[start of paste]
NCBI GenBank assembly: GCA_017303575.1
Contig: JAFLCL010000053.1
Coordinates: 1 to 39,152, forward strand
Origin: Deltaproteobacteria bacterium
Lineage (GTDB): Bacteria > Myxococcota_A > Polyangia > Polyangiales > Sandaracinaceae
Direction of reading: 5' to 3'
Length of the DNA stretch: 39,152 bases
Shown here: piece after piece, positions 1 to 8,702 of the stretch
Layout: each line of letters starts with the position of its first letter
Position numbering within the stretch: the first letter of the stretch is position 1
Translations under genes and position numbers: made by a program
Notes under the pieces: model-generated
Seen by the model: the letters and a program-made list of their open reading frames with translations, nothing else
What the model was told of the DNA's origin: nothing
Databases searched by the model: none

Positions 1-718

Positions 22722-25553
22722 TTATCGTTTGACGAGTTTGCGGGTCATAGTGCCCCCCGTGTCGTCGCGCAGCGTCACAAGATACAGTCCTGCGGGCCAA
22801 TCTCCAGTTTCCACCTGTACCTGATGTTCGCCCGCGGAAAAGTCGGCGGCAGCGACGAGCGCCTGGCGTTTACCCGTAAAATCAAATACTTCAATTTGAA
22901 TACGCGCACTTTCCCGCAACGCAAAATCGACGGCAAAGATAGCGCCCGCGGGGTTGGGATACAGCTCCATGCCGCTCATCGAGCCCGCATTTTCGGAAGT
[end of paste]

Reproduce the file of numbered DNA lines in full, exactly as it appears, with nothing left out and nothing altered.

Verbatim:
NCBI GenBank assembly: GCA_017303575.1
Contig: JAFLCL010000053.1
Coordinates: 1 to 39,152, forward strand
Origin: Deltaproteobacteria bacterium
Lineage (GTDB): Bacteria > Myxococcota_A > Polyangia > Polyangiales > Sandaracinaceae
Direction of reading: 5' to 3'
Length of the DNA stretch: 39,152 bases
Shown here: piece after piece, positions 1 to 8,702 of the stretch
Layout: each line of letters starts with the position of its first letter
Position numbering within the stretch: the first letter of the stretch is position 1
Translations under genes and position numbers: made by a program
Notes under the pieces: model-generated
Seen by the model: the letters and a program-made list of their open reading frames with translations, nothing else
What the model was told of the DNA's origin: nothing
Databases searched by the model: none

Positions 1-718

Positions 22722-25553
22722 TTATCGTTTGACGAGTTTGCGGGTCATAGTGCCCCCCGTGTCGTCGCGCAGCGTCACAAGATACAGTCCTGCGGGCCAA
22801 TCTCCAGTTTCCACCTGTACCTGATGTTCGCCCGCGGAAAAGTCGGCGGCAGCGACGAGCGCCTGGCGTTTACCCGTAAAATCAAATACTTCAATTTGAA
22901 TACGCGCACTTTCCCGCAACGCAAAATCGACGGCAAAGATAGCGCCCGCGGGGTTGGGATACAGCTCCATGCCGCTCATCGAGCCCGCATTTTCGGAAGT